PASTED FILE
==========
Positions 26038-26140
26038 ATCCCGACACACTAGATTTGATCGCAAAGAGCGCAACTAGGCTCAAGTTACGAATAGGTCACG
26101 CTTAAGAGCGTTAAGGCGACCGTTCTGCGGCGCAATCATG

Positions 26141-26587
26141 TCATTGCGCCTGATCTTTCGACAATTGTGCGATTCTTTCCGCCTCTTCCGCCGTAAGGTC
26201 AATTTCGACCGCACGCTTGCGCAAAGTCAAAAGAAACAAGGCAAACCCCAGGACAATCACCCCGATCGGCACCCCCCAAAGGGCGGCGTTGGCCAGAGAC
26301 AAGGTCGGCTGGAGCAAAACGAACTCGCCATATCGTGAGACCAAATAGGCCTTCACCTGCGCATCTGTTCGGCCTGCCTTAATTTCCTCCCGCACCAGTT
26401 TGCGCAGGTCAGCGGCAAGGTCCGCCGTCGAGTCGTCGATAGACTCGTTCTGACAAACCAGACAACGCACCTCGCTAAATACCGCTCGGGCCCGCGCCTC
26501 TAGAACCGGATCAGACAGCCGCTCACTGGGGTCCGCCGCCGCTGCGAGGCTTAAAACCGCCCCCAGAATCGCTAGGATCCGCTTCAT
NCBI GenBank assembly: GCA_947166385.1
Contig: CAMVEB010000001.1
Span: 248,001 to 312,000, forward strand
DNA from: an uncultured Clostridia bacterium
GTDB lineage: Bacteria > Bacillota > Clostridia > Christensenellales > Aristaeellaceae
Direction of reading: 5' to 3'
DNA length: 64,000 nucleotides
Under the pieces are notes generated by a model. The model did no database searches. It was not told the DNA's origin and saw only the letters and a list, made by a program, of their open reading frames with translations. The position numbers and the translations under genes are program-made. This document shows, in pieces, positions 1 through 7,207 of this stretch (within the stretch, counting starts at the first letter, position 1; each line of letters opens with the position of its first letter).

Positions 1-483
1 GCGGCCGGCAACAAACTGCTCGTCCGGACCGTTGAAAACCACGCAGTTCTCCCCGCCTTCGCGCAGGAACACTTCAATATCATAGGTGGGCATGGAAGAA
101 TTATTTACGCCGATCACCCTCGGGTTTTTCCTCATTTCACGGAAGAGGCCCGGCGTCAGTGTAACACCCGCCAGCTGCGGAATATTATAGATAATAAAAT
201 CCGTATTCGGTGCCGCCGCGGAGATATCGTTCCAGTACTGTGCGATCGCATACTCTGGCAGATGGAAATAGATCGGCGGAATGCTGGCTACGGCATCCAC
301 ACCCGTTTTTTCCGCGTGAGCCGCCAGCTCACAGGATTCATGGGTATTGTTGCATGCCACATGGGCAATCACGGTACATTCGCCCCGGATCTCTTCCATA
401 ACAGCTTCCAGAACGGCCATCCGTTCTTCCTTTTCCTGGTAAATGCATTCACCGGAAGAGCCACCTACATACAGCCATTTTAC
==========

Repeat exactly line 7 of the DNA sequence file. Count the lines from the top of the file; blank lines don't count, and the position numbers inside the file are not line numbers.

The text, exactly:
26301 AAGGTCGGCTGGAGCAAAACGAACTCGCCATATCGTGAGACCAAATAGGCCTTCACCTGCGCATCTGTTCGGCCTGCCTTAATTTCCTCCCGCACCAGTT